Battle Wounds and Strawberries
Here’s the view from the place in which we are staying. It’s on the outskirts of the city in a very residential area, but it is by the landmark Windmill Brewery, and pretty close to the University of Amsterdam campus. I would describe it as “gezellig.” This is the word the Dutch complain is untranslatable, but essentially means cozy, warm, or nice. Oddly, it is pronounced with the “g”s making the very un-cozy throat-clearing Germanic noise English-speakers only use when we accidentally swallow a bug. “HUHHH-ZELL-IHUHHH.” Oh, how cute and cozy!
Today we did the most Dutch thing we could think of: riding a bike.
Now, in the Netherlands, bikes rule the roads. In fact, bikes (not pedestrians) always have the right of way. There are more bikes than people in this city. The great thing about that though, as articulated by one of our lecturers today, is that everyone in a car also has a bike at home, so we can be sure they are cautious of us bike-riders. When you actually hop on a bike, though, it is intimidating! First of all, a “Dutch Bicycle” uses pedal brakes (which I haven’t used since I was eight years old) rather than hand brakes and multiple speeds (the American norm). Second of all, Amsterdammers have been riding on bikes since birth. Parents have little basket seats, back seats, wagons, or handlebars their children ride on. As a result, they could probably do it blindfolded. My favorites are the people who can ride bikes in stiletto heels, or the couples who have one person pedaling while the other sits side saddle on the seat. Thirdly, there are very prominent bike lanes with their own stoplights that are separate from cars and pedestrians, but it is really hard to figure out how to make a left turn! I got the peer-pressure bell warning a lot on this first ride. Also, as a pedestrian, it’s pretty easy to accidentally step into the bike lane and then quickly realize your mistake and fear for your life and limbs. These people are professional city cyclists, and bikes are their main method of transportation. Being a newbie at this whole metropolitan bike game, I did exactly what I was supposed to avoid: I got my bike tire stuck in the tram (or trolley) track. They are grooved and a few inches wide, so my tire got stuck and I fell over! Thankfully I didn’t hit my head, but I did cut my thumb and bruised my leg moderately badly. Oh well- when it scars I will be able to say “Yeah, I got this scar biking in Amsterdam when my tire got stuck in the tram track.” How cool!
Workers built the canals a few hundred years ago so this maritime city could supply goods and movement effectively. That type of industrialization stimulated the economy and made things much easier. The canals were originally dug by hand, and quickly at that. The canals horseshoe through the city, each having outlets to sea on the upper lefthand and the upper righthand sides. There are drawbridges, houseboats, and boat tours. It’s adorable! I haven’t experienced it firsthand yet, but we plan on going swimming at least once, and the University gave us some sort of boat voucher we can use to see the canal from water-level.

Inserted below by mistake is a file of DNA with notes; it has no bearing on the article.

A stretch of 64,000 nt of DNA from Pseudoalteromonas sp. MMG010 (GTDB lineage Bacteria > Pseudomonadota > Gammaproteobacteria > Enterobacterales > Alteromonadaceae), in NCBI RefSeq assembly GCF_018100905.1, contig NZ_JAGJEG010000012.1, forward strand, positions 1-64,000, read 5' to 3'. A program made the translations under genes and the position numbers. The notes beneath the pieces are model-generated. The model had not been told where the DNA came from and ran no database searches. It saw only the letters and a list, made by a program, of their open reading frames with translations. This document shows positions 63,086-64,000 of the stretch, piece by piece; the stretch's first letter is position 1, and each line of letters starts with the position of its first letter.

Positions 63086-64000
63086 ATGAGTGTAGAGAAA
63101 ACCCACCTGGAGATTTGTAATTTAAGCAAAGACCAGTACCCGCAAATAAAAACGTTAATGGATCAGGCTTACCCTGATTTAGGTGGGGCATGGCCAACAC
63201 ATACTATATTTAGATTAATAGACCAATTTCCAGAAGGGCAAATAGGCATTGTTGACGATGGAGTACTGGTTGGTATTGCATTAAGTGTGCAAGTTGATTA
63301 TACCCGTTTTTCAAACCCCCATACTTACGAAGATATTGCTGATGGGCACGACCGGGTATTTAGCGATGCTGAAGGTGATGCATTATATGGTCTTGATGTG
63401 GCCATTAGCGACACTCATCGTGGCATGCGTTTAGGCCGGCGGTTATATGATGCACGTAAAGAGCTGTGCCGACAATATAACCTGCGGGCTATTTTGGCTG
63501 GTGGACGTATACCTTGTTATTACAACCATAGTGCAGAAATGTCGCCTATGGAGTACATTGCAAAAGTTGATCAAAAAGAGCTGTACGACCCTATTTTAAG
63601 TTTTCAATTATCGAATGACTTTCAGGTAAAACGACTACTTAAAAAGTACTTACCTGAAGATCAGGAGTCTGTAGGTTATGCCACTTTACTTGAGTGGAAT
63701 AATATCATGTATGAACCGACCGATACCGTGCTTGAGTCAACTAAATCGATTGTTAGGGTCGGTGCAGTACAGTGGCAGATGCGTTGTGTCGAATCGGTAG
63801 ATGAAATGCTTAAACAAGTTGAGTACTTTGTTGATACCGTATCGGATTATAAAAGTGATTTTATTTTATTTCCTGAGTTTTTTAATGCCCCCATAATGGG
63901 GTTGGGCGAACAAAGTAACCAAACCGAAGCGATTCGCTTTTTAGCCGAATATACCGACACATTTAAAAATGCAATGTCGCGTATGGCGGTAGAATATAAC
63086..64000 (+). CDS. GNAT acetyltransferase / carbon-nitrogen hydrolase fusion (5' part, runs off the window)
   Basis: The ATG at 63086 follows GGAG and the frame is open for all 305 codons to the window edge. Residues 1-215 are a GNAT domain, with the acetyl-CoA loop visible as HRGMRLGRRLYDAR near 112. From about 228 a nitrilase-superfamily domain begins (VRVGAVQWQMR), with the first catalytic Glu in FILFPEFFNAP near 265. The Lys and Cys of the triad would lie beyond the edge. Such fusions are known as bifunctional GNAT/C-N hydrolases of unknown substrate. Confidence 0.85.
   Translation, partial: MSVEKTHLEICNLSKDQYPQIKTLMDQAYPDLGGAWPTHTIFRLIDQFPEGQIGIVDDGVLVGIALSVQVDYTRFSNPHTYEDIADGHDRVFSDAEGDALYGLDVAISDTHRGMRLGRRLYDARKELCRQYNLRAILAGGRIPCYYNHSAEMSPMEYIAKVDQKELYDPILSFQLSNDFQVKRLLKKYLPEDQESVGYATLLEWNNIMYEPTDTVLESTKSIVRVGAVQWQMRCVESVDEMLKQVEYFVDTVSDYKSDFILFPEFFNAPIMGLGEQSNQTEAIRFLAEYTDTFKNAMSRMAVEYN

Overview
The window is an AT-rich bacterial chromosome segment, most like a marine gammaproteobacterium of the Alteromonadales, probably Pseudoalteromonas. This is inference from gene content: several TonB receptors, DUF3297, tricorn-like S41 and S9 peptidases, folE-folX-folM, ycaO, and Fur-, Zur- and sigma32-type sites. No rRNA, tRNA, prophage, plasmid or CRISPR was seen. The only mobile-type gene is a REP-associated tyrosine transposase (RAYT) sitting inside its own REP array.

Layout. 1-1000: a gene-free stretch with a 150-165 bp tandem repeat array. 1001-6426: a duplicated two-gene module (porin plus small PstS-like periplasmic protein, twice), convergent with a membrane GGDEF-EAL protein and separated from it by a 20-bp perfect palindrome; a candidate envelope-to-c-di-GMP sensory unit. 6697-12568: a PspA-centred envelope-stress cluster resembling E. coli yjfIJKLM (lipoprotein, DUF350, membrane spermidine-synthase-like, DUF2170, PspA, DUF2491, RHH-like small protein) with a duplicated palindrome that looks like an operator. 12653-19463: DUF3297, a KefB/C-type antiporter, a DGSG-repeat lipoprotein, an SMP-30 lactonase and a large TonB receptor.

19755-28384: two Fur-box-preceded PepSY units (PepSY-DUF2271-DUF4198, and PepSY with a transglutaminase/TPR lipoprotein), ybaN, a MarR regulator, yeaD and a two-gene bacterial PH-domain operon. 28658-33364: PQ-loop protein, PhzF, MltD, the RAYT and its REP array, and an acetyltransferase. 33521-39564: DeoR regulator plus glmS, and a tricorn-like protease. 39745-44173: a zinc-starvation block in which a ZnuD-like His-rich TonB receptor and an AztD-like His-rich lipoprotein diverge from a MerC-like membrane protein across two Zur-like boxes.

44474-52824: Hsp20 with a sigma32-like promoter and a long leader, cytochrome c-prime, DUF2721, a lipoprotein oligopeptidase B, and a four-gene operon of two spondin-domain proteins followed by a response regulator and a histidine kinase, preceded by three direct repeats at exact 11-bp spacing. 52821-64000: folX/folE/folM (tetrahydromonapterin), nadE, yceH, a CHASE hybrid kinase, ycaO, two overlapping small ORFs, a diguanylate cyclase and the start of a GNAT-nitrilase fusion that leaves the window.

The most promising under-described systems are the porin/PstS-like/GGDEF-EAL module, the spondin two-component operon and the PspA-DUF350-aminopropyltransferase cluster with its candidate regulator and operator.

I promised I would discuss food in my blog, so here is my first update. It took me less than six hours to become wholeheartedly and hopelessly addicted to European strawberries. American strawberries are hollow, dense, and fist-sized. These ones, though, are sweet and melt in your mouth. They are the epitome of nature’s candy. I think my group members think my obsession is a little crazy, but these ones taste handpicked and homegrown. Day three in Amsterdam and I just purchased my third basket of strawberries. The non-GMO fruit here is definitely something to write home about.
Secondly, I partook in the consumption of my favorite soda today: the European Fanta. It actually tastes like oranges, not just high fructose corn syrup! It seems like it wouldn’t be THAT different, but it really is. Think of it as a really sweet fizzy orange juice – like carbonated Minute Maid. Love it and all of its orangey goodness.
Finally, the Dutch are famous for their cheese, and trust me, there is a reason for that. The cheese museum downtown has free samples! Unfortunately my friends seemed eager to move on, so I only got to try about 80 percent of the cheese (there was a lot of cheese), but they had everything. Truffle cheese, pesto cheese, smoked cheese, and the best Gouda one could ever dream of. It was wonderful. The Dutch really take pride in their cheese, and it’s delightful to be able to taste that dedication and history in the end product. The museum also has an old-fashioned historical cheese scale, which is of tremendous size for wheels like the one in my photo.
Today we learned some phrases in Survival Dutch class, so that’s how I’ll sign off.
Ik vind Amsterdam mooi. Het gaat lekker. Tot snel. Doei doei!
(I find Amsterdam beautiful. I am great. See you soon. Bye bye!)